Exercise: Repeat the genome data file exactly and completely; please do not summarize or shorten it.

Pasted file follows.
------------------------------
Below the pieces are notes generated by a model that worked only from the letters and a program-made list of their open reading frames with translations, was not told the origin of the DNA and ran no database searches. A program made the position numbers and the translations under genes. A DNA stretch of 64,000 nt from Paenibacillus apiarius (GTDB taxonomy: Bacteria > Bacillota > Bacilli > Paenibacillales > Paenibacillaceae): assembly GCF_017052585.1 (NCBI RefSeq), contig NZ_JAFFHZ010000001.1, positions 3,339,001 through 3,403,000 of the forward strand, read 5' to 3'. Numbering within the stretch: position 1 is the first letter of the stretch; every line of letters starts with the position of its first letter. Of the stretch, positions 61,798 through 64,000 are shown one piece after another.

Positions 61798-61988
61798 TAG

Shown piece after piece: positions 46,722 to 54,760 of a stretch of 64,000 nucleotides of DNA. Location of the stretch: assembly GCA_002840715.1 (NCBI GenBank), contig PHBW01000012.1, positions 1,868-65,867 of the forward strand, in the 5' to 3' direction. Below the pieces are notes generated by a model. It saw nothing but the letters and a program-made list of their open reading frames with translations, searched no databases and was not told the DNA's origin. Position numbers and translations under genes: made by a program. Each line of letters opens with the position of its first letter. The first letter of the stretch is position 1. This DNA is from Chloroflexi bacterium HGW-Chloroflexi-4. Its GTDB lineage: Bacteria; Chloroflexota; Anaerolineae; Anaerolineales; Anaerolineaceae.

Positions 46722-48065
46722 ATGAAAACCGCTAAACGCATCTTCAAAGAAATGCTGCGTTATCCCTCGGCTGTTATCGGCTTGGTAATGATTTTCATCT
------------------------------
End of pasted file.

Below the pieces are notes generated by a model that worked only from the letters and a program-made list of their open reading frames with translations, was not told the origin of the DNA and ran no database searches. A program made the position numbers and the translations under genes. A DNA stretch of 64,000 nt from Paenibacillus apiarius (GTDB taxonomy: Bacteria > Bacillota > Bacilli > Paenibacillales > Paenibacillaceae): assembly GCF_017052585.1 (NCBI RefSeq), contig NZ_JAFFHZ010000001.1, positions 3,339,001 through 3,403,000 of the forward strand, read 5' to 3'. Numbering within the stretch: position 1 is the first letter of the stretch; every line of letters starts with the position of its first letter. Of the stretch, positions 61,798 through 64,000 are shown one piece after another.

Positions 61798-61988
61798 TAG

Shown piece after piece: positions 46,722 to 54,760 of a stretch of 64,000 nucleotides of DNA. Location of the stretch: assembly GCA_002840715.1 (NCBI GenBank), contig PHBW01000012.1, positions 1,868-65,867 of the forward strand, in the 5' to 3' direction. Below the pieces are notes generated by a model. It saw nothing but the letters and a program-made list of their open reading frames with translations, searched no databases and was not told the DNA's origin. Position numbers and translations under genes: made by a program. Each line of letters opens with the position of its first letter. The first letter of the stretch is position 1. This DNA is from Chloroflexi bacterium HGW-Chloroflexi-4. Its GTDB lineage: Bacteria; Chloroflexota; Anaerolineae; Anaerolineales; Anaerolineaceae.

Positions 46722-48065
46722 ATGAAAACCGCTAAACGCATCTTCAAAGAAATGCTGCGTTATCCCTCGGCTGTTATCGGCTTGGTAATGATTTTCATCT